Intelligent Compressed Air: Refrigerant Dryers

When we talk with customers about their EXAIR Products, we also discuss the quality of their compressed air. Many of our products have no moving parts and are considered maintenance-free when supplied with clean, moisture free compressed air. One of the most critical aspects of a compressed air distribution system is the dryer.

No matter where you are in the world, the atmospheric air will contain water vapor. Even in the driest place in the world, McMurdo Dry Valley in Antarctica, there is some moisture in the air. As this air cools to the saturation point, also known as dew point, the vapor will condense into liquid water. The amount of this moisture will vary depending on both the ambient temperature and the relative humidity. According to the Compressed Air Challenge, a general rule of thumb is that the amount of moisture air can hold at a saturated condition will double for every increase of 20°F. In regions or periods of warmer temperatures, this poses an even greater problem. Some problems that can be associated with moisture-laden compressed air include:

  • Increased wear of moving parts due to removal of lubrication
  • Formation of rust in piping and equipment
  • Can affect the color, adherence, and finish of paint that is applied using compressed air
  • Jeopardizes processes that are dependent upon pneumatic controls. A malfunction due to rust, scale, or clogged orifices can damage product or cause costly shutdowns
  • In colder temperatures, the moisture can freeze in the control lines

In order to remove moisture from the air after compression, a dryer must be installed at the outlet of the compressor. It is recommended to dry the compressed air to a dew point at least 18°F below the lowest ambient temperature to which the distribution system or end use is exposed. A dew point of 35-38°F is often sufficient and can be achieved by a refrigerated dryer (Best Practices for Compressed Air Systems). This makes the refrigerant dryer the most commonly used type in the industry.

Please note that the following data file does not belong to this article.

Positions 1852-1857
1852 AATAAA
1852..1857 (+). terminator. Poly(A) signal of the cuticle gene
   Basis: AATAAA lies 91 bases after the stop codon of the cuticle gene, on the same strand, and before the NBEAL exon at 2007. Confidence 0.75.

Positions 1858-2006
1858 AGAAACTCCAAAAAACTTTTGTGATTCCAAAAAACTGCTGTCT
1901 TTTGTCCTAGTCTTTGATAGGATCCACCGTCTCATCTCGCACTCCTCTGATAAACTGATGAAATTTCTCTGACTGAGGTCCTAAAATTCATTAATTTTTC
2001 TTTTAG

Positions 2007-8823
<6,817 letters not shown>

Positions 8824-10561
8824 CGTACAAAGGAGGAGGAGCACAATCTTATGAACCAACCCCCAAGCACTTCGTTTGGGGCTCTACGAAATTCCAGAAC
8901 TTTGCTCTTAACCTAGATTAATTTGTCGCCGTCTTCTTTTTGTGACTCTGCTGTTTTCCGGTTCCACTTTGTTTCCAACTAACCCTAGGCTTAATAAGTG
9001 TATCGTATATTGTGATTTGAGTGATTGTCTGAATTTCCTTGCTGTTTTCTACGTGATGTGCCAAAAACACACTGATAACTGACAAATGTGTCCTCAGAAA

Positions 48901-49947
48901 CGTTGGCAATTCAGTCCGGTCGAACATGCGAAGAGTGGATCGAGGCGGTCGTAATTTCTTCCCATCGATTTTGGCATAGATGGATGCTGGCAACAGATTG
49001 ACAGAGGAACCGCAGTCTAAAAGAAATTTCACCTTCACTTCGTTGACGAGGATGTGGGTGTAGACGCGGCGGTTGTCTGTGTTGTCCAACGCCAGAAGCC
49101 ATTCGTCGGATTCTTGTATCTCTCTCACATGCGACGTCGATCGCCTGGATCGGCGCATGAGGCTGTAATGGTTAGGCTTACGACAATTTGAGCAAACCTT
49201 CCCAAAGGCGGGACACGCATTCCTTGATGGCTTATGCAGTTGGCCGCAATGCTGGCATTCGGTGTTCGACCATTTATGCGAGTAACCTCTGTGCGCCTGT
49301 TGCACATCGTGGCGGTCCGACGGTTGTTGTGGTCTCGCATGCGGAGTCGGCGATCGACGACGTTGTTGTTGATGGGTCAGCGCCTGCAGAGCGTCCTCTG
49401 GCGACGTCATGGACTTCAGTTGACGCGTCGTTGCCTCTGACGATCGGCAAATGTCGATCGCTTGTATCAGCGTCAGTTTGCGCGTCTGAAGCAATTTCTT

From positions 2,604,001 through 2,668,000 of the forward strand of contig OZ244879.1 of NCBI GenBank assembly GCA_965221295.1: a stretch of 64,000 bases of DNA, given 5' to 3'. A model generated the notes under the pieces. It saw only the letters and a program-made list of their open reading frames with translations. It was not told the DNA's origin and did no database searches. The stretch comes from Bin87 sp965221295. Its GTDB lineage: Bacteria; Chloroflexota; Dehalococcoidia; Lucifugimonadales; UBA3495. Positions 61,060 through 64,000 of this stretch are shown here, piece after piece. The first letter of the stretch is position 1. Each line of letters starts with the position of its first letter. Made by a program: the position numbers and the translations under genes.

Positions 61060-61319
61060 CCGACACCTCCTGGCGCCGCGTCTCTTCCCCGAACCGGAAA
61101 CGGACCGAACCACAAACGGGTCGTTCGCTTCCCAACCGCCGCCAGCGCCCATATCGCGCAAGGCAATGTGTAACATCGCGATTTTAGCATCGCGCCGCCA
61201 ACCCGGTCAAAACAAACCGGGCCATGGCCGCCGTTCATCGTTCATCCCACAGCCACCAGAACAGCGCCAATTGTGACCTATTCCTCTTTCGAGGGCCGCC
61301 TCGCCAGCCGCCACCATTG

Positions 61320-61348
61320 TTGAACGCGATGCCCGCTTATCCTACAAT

A refrigerant dryer works by cooling the warm air that comes out of the compressor to 35-40°F. As the temperature decreases, moisture condenses and is removed from the compressed air supply. It’s then reheated to around ambient air temperatures (this helps to prevent condensation on the outside of distribution piping) and sent out to the distribution system.

With your air clean and dry at the point of use, you’re making sure you get the most out of EXAIR’s Intelligent Compressed Air Products without adhering to pesky maintenance procedures.

Tyler Daniel
Application Engineer
E-mail: TylerDaniel@EXAIR.com
Twitter: @EXAIR_TD

Compressor image courtesy of Tampere Hacklab via Flickr Creative Commons License

Refrigerant Dryers for Compressed Air

A refrigerant air dryer is is used with compressed air for removing moisture from the compressed air system . Compressed air always contains water because your are taking in outside air which contains moisture. It is vital to have a compressed air dryer system in place to protect your equipment and tooling from damage. How does a refrigerant dryer work and why select this type of dryer system?

Refrigerant air dryers are commonly used as they are easy to operate, economical and low maintenance. Once installed it is likely that you may never have to think about it again. The system works by cooling the air to around 37 degrees Fahrenheit. At this point all the water vapor condenses into water. The water can then be removed by a simple water trap. Once the liquid water has been removed the air gets reheated to room temperature. Since most of the water has been condensed and removed the reheated air will be significantly dryer than from before.

Fundamental Schematic of a Refrigerant-Type Dryer

The cooling process of refrigerated dryers is the same process used in refrigerators and freezers. The liquid refrigerant is evaporated in a separate circuit and used to cool down the compressed air. As the air cools the refrigerant gets warmer. The refrigerant moves into a compressor and gets re-cooled in a condenser, this process is a continuous cycle as more air is introduced into the compressor.

Here a few items to consider when making your purchase:

Maximum pressure: The dryers max pressure should be the same or higher than your compressor.

Inlet Temperature: If you exceed maximum inlet temperature you are at risk of damaging parts of your equipment. Some refrigerated dryers have an after cooler making sure your compressed air stays within acceptable temperature ranges.

Maximum Flow: Make sure your dryer has the capacity needed to there are no drops in air pressure.

Maximum Room Temperature: If you are placing your refrigerated dryer into a room with a hot environment there is a change that it could overheat, Make sure that your max operating temperature for the dryer is able to accommodate the max temperatures in the room where it will be operating.

EXAIR wants you to be successful in every aspect of your compressed air system. If you have a need for any of EXAIRS Intelligent Compressed Air Systems please give any of our Application Engineers a call or contact us through our TecHelp.

Eric Kuhnash
Application Engineer
E-mail: EricKuhnash@exair.com
Twitter: Twitter: @EXAIR_EK